Hoarding information is cheap and useful, keeping notes as one works is something that in various forms everybody does, the only thing that is needed is to be mindful in saving progress through times, snapshots.

The main hurdle we face is really ego and expectations, I think. I've seen many people having problems sharing, even internally, work that is not yet "perfect" or thinking that certain information is not "worth" presenting.

Artists commonly share WIP.
Michelangelo's unfinished sculptures are fascinating.

Few people share work-in-progress of technical ideas in scientific fields, even when we do share information on the finished product, it's just not something we are used to see.

Internally it's easy and wise to share work-in-progress, and you really want people's ideas to come to you early in your work, not after you already wrote thousands of lines of code, just to find someone had a smarter solution or worse, already had code for the same thing, or was working at it at the same time.

Externally it's still great to tell about the project's history, what hurdles were found, what things were left unexplored. Often reading papers, with some experience, one can get the impression that certain things were needed to circumvent untold issues of what would otherwise seem to be more straightforward solutions.

Is it wise to let people wonder about these things, potentially exploring avenues that were already be found to not be productive? And on the other side sometimes documenting these avenues explicitly might make others have ideas on how to surpass a given hurdle in a different way. Also consider different people have different objectives and tradeoffs...

The value of failure.

If you do research, you fail. That is almost the definition of research work (and the reason for fast iteration), if you're not allowed to fail you're in production, not inventing something new. The important thing is to learn, and thus as we are learning, we can share.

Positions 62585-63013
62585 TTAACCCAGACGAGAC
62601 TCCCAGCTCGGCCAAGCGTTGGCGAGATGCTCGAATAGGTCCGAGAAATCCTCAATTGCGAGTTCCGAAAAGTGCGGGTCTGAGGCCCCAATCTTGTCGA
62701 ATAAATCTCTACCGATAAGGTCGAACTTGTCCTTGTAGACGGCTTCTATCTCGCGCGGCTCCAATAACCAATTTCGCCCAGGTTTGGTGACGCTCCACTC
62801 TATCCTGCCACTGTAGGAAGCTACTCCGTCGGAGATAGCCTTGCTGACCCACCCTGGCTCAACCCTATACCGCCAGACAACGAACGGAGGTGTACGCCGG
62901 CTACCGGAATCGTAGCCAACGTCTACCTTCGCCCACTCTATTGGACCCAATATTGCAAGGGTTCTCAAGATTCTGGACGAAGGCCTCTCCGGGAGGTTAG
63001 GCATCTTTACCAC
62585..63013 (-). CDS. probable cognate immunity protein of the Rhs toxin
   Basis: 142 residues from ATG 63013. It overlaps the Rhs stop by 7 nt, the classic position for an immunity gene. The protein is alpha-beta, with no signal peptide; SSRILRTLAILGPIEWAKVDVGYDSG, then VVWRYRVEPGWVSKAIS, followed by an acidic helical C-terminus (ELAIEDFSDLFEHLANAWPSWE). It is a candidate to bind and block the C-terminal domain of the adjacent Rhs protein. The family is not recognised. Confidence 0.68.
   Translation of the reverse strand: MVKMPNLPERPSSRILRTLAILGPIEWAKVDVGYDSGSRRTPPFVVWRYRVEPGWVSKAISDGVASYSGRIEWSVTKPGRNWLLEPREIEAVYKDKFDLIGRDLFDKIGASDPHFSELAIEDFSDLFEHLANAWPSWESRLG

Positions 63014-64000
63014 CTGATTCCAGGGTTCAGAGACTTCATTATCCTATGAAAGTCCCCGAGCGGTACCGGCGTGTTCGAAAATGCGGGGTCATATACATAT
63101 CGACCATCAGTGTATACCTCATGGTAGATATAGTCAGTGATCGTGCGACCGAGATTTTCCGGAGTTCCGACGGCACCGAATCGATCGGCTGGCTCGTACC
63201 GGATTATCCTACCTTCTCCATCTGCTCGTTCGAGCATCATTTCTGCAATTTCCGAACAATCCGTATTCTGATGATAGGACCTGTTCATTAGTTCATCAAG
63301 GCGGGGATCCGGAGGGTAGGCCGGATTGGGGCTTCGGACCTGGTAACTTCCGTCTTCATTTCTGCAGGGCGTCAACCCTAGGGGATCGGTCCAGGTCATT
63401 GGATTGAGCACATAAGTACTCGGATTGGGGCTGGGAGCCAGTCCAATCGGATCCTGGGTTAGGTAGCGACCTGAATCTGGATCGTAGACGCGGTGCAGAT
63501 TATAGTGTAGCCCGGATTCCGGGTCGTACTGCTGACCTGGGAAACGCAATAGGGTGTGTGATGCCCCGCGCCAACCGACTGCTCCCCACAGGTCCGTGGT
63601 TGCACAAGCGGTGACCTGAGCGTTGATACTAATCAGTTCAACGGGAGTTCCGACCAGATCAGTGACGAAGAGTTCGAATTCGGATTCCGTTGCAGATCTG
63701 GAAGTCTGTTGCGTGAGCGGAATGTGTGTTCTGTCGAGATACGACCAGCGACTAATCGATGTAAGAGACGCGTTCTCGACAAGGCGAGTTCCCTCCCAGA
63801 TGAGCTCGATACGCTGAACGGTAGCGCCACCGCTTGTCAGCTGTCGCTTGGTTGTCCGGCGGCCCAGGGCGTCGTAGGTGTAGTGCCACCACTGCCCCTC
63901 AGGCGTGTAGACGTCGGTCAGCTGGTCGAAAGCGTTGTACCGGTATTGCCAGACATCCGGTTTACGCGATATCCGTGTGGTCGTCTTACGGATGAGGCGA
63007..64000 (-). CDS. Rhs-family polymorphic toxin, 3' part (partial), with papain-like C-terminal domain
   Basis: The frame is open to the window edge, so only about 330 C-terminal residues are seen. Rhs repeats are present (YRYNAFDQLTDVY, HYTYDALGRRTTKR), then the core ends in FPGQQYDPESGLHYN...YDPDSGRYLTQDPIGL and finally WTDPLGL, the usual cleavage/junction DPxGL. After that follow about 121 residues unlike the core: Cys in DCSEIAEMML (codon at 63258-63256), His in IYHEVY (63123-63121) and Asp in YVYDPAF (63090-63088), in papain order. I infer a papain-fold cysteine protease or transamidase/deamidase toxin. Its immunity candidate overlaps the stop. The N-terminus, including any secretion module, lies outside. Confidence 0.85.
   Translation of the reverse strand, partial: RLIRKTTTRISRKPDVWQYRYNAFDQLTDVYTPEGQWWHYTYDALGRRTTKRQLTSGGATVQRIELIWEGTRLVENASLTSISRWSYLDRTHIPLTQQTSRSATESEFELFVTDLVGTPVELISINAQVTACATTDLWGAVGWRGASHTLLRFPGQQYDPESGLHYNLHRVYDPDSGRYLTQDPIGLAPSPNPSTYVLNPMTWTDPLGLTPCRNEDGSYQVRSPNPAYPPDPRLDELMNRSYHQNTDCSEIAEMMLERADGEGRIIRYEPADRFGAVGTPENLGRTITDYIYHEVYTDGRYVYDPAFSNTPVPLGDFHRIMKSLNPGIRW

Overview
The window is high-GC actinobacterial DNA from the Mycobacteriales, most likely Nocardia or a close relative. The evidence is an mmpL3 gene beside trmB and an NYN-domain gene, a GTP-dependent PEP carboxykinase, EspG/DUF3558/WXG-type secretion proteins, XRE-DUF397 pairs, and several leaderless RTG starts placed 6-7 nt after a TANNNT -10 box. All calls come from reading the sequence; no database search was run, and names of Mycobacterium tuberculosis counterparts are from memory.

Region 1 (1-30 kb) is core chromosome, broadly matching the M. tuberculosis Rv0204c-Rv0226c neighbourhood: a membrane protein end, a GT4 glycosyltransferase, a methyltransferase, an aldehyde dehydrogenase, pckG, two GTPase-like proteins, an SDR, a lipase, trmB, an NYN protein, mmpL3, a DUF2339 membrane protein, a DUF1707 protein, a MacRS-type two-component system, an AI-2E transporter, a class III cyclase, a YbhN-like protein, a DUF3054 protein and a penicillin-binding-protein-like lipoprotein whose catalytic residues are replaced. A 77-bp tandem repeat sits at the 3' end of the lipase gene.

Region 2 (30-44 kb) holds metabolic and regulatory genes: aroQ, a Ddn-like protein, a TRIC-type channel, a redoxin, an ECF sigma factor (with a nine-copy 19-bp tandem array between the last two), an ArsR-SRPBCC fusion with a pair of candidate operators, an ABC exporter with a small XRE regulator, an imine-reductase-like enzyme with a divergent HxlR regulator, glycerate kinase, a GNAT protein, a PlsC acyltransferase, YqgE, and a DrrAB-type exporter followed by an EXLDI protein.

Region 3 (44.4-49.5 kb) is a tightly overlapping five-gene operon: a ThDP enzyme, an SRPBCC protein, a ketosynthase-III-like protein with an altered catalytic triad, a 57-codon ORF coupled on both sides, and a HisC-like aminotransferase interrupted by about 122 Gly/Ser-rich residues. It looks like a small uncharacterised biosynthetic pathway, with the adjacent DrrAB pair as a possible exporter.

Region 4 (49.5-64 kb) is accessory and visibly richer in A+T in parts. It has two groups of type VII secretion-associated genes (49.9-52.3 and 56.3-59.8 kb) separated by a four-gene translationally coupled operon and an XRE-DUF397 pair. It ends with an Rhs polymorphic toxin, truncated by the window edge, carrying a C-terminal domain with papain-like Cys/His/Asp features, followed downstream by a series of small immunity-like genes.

Vice-versa, if your ideas are always or often great and useful, then probably you're not pushing yourself hard enough (not that it is necessarily a bad thing - often we have to do the things that we exactly know how to do, but that's not research).

When doing research do we spend most time implementing good solutions or dealing with mistakes? Failing is important, it means we are taking risks, exploring off the beaten path, it should be rewarded, but that doesn't mean there is an incredible value for people to encounter the same pitfalls over and over again.

Yet, failures don't have any space in our discussions. We hide them, as having found that a path is not viable is not a great information to share.

Even worse really, most ideas are not really entirely "bad". They might not work right now, or in the precise context they were formulated, but often we have failures on ideas that were truly worth exploring, and didn't pan out just because of some ephemeral contingencies.

Moreover this is again a kind of sharing that can be "easier", usually a company legal department has to be involved when we share our findings from shipped products, but fewer people would object if we talk about things that never shipped and never even -worked-.

Lastly, even when we communicate about things that actually do work, we should always document failure cases and downsides. This is really a no-brainer, it should be a requirement in any serious publication, it's just dishonest not to do so, and nothing is worst than having to implement a technique just to find all its issues that the author did not care to document.

P.S. Eric Haines a few days ago shared his view on sharing code as part of research projects. I couldn't agree more, so I'll link it here
The only remark I'd like to add is that while I agree that code doesn't even need to be easy to build to be useful, it is something that should be given priority to if possible. 
Having code that is easy to build is better than having pretty code, or even code that builds "prettily". Be extremely pragmatic.
I don't care if I have to manually edit some directories or download specific versions of libraries in specific directories, but I do hate if your "clean" build system wants me to install N binary dependencies just to spit a simple Visual Studio .sln you could have provided to begin with, because it means I probably won't have the patience to look at it...